Young scientists take center stage
February 24, 2023
Science fair offers time to shine, after months of hard work
The rewards of scientific pursuit are many. There's the satisfaction of learning and contributing to a greater body of knowledge, the excitement of experiments, recognition for a job well done. And, in the case of the Northeastern Minnesota Regional Science Fair, sometimes there's swag, travel or cold hard cash.
Students from five schools came together Saturday at the University of Minnesota Duluth to tell a small army of judges about the 65 science projects they'd been working on for months or even years, in some cases.
The projects were as different as the kids presenting them. Cloquet ninth-grader Ethan Lavan was inspired to study chickens after his family started raising a few in 2020, while his older sister, Grace Lavan, continued her study of the effects of the pipeline on wolf pack den location. Cloquet Middle School student McKenna Gandhi looked at the effect of hand sanitizer on bacterial resistance to antibiotics.
"I enjoy struggling to figure out and understand stuff and then, at the end, you see all your work come together," Gandhi said.
After students spent the morning presenting and answering questions from judges, organizers got busy tallying scores and preparing for the grand finale: the awards ceremony. That's when the young scientists get to be recognized in front of their peers, with first-, second- and third-place awards to go to State, a wide variety of special awards, and four large golden trophies, which are reserved for the most elite projects.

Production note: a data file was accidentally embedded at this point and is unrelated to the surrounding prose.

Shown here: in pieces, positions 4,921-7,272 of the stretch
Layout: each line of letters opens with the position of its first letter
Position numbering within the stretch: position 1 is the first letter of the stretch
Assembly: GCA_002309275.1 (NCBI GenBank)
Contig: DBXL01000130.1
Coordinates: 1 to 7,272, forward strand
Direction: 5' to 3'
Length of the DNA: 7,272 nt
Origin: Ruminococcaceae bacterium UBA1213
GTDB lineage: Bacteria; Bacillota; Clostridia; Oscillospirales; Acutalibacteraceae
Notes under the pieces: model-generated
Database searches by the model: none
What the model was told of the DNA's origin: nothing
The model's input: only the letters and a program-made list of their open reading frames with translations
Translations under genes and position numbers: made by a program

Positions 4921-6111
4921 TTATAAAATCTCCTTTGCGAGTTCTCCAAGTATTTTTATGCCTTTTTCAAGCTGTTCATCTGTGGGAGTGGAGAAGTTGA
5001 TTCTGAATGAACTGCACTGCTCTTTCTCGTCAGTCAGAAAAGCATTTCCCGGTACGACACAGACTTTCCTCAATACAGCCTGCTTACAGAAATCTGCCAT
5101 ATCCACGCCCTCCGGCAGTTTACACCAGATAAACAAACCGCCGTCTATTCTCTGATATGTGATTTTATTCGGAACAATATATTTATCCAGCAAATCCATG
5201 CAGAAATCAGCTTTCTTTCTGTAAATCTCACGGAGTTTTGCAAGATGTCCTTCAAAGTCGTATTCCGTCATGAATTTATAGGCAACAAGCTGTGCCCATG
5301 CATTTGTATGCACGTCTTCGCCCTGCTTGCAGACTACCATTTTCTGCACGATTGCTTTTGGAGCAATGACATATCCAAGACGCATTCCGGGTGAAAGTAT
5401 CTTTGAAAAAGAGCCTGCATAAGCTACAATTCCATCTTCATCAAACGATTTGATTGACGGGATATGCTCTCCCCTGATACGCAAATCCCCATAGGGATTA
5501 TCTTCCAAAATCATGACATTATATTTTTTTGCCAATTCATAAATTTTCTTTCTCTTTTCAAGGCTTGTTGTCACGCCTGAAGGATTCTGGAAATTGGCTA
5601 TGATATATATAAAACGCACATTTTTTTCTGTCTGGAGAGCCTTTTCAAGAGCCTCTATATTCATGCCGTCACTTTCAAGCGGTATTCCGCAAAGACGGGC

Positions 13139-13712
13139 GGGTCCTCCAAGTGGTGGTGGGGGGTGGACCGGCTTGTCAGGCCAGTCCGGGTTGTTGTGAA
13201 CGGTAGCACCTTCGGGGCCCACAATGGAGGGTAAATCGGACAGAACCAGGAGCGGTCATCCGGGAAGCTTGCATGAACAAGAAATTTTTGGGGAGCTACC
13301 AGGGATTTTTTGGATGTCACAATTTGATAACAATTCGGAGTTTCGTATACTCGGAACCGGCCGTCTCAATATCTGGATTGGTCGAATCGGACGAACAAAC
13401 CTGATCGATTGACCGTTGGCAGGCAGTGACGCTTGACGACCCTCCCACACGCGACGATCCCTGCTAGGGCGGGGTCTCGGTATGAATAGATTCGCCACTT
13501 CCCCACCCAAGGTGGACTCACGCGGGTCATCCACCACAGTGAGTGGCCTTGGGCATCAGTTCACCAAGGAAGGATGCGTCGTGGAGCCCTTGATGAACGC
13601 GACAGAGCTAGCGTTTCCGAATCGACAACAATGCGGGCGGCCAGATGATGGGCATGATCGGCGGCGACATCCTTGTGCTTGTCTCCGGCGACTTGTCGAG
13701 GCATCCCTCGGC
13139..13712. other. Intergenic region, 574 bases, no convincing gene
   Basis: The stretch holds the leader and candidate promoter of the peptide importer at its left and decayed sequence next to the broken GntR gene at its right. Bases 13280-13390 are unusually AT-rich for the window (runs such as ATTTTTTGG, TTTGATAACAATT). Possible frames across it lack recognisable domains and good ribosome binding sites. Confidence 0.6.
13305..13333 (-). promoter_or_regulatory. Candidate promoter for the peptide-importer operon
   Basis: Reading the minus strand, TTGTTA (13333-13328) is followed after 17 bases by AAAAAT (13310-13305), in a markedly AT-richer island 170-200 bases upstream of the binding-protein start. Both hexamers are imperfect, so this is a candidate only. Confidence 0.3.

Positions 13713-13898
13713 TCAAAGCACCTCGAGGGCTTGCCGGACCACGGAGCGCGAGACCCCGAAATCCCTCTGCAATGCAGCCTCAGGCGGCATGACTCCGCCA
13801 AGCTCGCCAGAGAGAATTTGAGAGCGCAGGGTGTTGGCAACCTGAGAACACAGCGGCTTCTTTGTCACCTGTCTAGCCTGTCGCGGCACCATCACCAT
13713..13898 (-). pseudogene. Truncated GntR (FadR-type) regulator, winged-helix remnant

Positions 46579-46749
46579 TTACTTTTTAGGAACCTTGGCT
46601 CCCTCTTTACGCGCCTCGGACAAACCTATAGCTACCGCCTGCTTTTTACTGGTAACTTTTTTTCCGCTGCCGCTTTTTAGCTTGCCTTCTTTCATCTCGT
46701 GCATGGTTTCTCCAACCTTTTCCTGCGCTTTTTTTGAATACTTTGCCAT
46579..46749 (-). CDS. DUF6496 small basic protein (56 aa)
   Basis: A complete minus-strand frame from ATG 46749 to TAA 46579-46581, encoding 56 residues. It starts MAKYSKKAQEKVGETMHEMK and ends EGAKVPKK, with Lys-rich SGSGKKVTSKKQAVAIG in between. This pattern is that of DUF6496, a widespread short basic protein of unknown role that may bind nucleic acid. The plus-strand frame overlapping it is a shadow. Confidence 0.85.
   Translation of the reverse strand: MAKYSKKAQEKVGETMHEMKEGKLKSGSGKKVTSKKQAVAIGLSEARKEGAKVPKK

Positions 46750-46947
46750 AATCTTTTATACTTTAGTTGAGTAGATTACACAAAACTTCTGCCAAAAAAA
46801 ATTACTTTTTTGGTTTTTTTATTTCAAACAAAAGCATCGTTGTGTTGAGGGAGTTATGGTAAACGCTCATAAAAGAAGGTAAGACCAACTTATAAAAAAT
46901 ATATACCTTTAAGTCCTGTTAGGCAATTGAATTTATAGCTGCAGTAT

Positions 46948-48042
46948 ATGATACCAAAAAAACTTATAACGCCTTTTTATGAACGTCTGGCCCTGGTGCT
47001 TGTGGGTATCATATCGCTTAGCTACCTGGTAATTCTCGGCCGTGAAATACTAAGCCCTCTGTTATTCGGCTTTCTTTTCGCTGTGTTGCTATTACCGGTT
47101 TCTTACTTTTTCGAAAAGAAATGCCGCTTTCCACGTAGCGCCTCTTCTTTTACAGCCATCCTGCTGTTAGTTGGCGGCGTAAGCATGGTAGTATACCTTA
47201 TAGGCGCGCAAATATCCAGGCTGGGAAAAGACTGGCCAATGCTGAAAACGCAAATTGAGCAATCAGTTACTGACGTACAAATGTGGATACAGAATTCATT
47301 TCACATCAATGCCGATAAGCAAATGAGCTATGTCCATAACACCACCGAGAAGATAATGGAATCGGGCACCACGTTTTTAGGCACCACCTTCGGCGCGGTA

Cloquet freshman Parker Sickmann grew microgreens and simulated the 3G force it takes to get into space on some of the seeds, and compared their growth to a control group.
"They could be a viable food source for space exploration because they grow so fast and have high nutrients," said Sickmann, who won a trophy and a trip to Genius Olympiad in Syracuse, New York for his efforts.
Cloquet High School's top winner was Johanna Bernu, a sophomore who has been studying the disinfectant properties of the yellow water-lily. A Fond du Lac descendent, Bernu decided to prove some of the traditional knowledge she'd grown up hearing.
"I wanted to provide a scientific backing for traditional medicines that had been used for millennia," she said.
Bernu's ongoing experiments with the native plant earned her a second trip to the International Science and Engineering Fair, along with Duluth East student Emelyn Beaster, who used recycled microplastics to filter out pollutants in runoff.
Bernu said ISEF was amazing last year. "I was exposed to an entirely different new realm of science, and I was able to meet people from here in our country, and people I still talk to from places such as Slovenia."
Saturday marked the first time since 2020 that the regional science fair was held in person, although the 13 students from Babbitt whose teacher thought the fair was next weekend were judged online.
That ability to shift online was a good thing to come out of the pandemic. However, on the flip side, local science fair participation numbers plummeted, due to distance learning and teachers who stepped down from science fair.
Lucky for the young scientists, Cloquet science fair coach Cindy Welsh has no plans to step down from her science fair role, although she isn't going to teach full-time next year. It's been a passion for nearly 30 years, she said.
She credited her husband, Scott, science fair co-coach Bill Bauer, and lots of science fair alumni and volunteers for their help with everything from mentoring students to judging to making sure all the students get a meal at regionals.
"It couldn't happen in a vacuum," she said.